The director of my first episode of TV called me a liar.

A quick story for you, hero.

There’s nothing quite as exquisite as getting your first on-camera booking. For me, that was on Heroes, as the Puppetmaster, Eric Doyle. He was a creepy, evil villain:

And on the second day of shooting my first episode, the director took me aside and quietly asked, “Why are you lying to people?” 

He didn’t believe that this could possibly be my first episode, ever. “You’re doing things that it takes actors years to know how to do – you’re even asking the right questions of the right crew members. This can’t be your first time on-set. What gives?” 

It was then that I realized the power of my “secret” weapon.

I’ve said many times that one of the biggest reasons I booked that gig was because of one book on acting I read that changed my life, Secrets of Screen Acting:

So I pulled out my dog-eared copy and handed it to him.

A book??” he said. He began leafing through it, and his amazement growing as he reviewed the content.

“Well,” I said, “I also did a podcast with him. That whole thing was like a private masterclass for me.”

(The full story is in the Introduction to the third edition of SOSA.)

And that brings me to why I’m writing: I’m going to give you both the paperback and the audiobook version of Secrets of Screen Acting.

This book is immensely useful, not only to on-camera actors, but to voice talent as well. If you’ve ever wondered how series regulars do what they do so well, or you’re struggling to figure out how to take your acting proficiency to the next level, this book is for you.

Read it. And listen to it. For free.

You’ll get both versions as free bonuses when you grab, at a Black Friday/Cyber Monday super low cost, the Secrets of Screen Acting Podcast Archive of almost 300 episodes of the interview podcast I did with Patrick Tucker, the British director that wrote Secrets of Screen Acting.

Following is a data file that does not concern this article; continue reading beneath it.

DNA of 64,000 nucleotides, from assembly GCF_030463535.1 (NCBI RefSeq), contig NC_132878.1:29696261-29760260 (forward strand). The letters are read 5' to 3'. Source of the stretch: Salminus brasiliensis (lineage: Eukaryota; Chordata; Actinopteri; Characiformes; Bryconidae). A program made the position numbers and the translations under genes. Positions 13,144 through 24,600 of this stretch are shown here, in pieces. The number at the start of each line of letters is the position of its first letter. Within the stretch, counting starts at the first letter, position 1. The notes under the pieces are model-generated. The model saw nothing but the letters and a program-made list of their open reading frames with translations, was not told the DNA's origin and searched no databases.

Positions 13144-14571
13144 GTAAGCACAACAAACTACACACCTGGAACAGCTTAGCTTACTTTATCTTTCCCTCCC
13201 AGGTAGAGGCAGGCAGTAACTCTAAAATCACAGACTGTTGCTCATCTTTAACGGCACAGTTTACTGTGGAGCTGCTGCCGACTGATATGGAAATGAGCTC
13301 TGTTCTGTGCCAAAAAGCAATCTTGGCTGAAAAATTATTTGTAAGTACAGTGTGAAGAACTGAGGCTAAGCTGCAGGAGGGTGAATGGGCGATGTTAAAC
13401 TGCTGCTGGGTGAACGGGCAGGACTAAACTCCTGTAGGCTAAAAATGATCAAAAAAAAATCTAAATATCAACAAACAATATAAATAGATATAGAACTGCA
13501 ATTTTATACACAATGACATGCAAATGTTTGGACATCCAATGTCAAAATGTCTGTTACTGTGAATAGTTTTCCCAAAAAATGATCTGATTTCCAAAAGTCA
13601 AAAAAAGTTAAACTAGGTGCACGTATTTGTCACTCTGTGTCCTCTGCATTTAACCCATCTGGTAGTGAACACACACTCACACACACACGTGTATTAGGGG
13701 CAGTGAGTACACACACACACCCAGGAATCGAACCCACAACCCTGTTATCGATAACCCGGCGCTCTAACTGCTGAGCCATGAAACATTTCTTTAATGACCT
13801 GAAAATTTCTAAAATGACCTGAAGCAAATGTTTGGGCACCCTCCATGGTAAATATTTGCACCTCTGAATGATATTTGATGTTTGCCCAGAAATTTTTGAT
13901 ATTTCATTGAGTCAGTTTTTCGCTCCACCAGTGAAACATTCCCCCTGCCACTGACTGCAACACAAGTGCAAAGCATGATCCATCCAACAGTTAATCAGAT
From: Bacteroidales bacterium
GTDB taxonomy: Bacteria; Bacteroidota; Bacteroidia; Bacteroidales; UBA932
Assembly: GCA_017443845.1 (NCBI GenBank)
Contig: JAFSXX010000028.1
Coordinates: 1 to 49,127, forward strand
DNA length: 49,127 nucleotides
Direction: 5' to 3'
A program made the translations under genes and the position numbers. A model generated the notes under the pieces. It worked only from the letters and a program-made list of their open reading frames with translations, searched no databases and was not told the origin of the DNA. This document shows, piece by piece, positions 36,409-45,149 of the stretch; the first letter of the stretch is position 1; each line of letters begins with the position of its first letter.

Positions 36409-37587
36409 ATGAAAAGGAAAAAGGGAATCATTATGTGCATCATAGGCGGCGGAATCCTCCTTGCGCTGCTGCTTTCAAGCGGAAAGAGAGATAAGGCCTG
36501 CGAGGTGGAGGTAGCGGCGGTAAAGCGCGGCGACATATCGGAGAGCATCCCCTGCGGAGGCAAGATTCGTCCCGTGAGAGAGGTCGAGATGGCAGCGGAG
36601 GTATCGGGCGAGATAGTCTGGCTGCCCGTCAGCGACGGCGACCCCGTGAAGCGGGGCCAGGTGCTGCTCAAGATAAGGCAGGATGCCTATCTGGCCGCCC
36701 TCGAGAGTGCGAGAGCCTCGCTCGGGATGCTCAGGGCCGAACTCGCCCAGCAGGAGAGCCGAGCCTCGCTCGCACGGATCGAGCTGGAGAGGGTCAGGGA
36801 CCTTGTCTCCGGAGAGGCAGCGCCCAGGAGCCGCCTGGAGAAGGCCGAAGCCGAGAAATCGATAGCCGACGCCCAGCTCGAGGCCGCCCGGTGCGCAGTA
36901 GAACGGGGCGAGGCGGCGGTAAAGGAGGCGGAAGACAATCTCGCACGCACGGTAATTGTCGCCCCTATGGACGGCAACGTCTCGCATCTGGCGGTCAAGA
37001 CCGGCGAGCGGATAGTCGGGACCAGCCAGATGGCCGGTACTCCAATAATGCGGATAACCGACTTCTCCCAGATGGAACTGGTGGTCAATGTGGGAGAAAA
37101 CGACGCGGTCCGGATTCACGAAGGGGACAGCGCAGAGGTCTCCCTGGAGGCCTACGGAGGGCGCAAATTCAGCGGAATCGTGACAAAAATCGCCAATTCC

(I’d read the book, was blown away, called him in London, and convinced him to do a podcast. Later, he hired me to narrate the audiobook version.)

A total of 292 episodes, 5 minutes each, diving deep into an individual aspect of what skills are needed to really work a camera and/or microphone at a professional level.

We even found 20 episodes that we’d recorded but were lost…and are including them in this archive.

Normally, the podcast archive alone is $399 (a little over a dollar a lesson – any one of which can be career-altering), but I’m making it available for the holiday weekend at just $199 – and I’m including the paperback and audiobook versions of the book itself.

I’m only going to be able to offer this special package for the next few days – this all ends on Wednesday, November 30 – and then the price goes back up to $399 for the Podcast Archive alone (no copies of the book included as bonuses).

So…act quickly, save $200 and give yourself this gift. Just click or tap on the button below to hear some sample episodes of the podcast, and to grab this offer while it’s still available:

And I know that you also do voice over – and if you’re wondering if this book and podcast series will help you on-mic as well as on-camera, the answer is yes. I even built a course myself around how getting better at one helps you get better at the other.

I hope this helps.